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SUMMARY

This chapter covered the history of planning in the United States, from the colonial period to the end of the 1920s and the onset of the Great Depression. The Constitution makes no direct mention of substate units of government. Thus municipalities became "creatures of the state," exercising only those powers granted them by the states. The Constitution also expanded the rights of individuals with regard to property rights and due process. The combined effect was to reduce greatly the power of municipalities to control the use and development of land within their boundaries. Early nineteenth-century urban growth thus often occurred with a minimum of planning and public control. The crowding, ugliness, and haphazard development of many nineteenth- century cities gave birth to a series of reform movements, which shape to the present day much of the agenda of planning in the United States.

Among the movements discussed were sanitary reform, the movement to secure urban open space, the movement for housing reform, the municipal improvement movement, the municipal art movement, and the City Beautiful movement. The Columbian Exposition of 1893 is often considered to mark the birth of the City Beautiful movement. The 1909 Plan of Chicago marked the beginning of the age of modern city planning and shaped the ideas of planners, politicians, and citizens about what a comprehensive plan should be and how it should be implemented.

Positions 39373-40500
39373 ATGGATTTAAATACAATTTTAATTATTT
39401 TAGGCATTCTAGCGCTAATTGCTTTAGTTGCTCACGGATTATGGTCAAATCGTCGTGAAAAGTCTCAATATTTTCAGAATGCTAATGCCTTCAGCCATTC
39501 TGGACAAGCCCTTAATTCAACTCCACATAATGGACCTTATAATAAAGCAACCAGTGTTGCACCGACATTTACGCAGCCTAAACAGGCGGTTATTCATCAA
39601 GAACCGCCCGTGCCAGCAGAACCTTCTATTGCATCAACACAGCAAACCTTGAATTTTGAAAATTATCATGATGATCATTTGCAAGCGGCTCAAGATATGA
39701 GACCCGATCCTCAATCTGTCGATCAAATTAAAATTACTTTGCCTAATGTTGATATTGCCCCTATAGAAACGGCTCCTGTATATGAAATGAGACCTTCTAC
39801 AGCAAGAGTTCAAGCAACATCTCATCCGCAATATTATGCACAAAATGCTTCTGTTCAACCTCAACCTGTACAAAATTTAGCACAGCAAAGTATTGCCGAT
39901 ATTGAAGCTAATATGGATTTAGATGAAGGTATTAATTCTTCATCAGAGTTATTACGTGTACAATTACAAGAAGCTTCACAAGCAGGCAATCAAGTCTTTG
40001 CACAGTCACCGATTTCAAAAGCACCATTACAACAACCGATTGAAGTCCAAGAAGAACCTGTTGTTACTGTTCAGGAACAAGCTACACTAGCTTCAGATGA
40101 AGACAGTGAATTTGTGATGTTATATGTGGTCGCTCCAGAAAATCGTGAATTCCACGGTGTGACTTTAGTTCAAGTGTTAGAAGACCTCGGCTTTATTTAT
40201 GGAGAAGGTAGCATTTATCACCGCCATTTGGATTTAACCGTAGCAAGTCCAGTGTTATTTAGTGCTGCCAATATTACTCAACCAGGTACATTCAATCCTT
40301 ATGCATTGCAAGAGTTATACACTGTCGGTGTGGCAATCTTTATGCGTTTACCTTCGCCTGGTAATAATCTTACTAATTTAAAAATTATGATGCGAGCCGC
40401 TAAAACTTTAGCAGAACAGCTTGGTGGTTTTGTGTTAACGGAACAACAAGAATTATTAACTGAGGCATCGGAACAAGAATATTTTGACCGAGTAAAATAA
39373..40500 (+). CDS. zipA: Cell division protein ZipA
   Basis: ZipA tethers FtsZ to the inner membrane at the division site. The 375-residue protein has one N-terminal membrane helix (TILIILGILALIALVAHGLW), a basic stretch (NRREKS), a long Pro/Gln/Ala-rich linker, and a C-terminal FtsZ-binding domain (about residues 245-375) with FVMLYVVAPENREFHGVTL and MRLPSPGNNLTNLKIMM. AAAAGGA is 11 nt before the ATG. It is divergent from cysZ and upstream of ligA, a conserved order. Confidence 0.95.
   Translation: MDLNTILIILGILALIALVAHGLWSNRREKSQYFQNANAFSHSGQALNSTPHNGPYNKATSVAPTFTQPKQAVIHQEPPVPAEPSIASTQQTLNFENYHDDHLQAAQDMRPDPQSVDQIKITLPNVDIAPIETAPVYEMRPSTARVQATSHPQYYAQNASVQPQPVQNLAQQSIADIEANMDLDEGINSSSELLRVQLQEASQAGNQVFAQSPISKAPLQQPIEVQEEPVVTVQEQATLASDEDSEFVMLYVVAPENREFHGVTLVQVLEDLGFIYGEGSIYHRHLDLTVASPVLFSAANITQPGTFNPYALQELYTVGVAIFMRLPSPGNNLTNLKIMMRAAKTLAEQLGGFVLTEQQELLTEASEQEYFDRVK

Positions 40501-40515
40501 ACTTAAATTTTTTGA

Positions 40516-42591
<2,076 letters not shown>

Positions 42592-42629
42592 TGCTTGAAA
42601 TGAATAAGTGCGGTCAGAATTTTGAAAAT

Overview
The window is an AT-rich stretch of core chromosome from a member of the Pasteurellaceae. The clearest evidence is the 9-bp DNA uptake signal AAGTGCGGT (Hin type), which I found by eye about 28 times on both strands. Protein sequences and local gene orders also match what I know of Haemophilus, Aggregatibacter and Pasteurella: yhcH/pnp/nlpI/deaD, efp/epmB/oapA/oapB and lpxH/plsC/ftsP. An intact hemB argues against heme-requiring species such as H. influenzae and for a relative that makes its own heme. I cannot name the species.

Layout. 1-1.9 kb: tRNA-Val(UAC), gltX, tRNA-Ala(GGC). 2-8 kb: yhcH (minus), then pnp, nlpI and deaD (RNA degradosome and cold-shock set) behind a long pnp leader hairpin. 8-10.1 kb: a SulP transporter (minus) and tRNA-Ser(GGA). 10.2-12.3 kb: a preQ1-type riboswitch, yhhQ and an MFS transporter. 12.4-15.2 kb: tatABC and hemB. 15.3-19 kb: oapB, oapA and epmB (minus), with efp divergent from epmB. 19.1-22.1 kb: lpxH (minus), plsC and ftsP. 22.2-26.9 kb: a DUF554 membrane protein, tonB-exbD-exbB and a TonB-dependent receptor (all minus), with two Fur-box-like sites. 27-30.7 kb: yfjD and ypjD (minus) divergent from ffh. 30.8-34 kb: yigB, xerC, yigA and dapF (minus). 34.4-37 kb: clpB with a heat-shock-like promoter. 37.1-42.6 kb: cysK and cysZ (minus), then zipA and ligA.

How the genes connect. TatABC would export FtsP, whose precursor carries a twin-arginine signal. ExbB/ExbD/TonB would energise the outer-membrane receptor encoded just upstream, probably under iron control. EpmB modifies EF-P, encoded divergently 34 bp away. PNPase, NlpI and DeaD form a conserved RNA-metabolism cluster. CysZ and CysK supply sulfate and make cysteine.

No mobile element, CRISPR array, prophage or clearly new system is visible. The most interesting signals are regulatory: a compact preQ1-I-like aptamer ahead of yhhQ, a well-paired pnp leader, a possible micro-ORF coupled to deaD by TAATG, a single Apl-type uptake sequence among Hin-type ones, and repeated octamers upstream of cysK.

The tradition of public control of the use of privately owned land evolved slowly, in part because of constitutional questions involved in the "taking" issue. However, by about the time of World War I, the right of local governments to exercise substantial control over the use of private property was reasonably well established. Post-World War I suburbanization, facilitated by a rapid expansion in automobile ownership, propelled hundreds of communities into zoning and master planning. The same period also saw the beginnings of regional planning as the automobile dispersed jobs and residences, creating vast urban regions.

 
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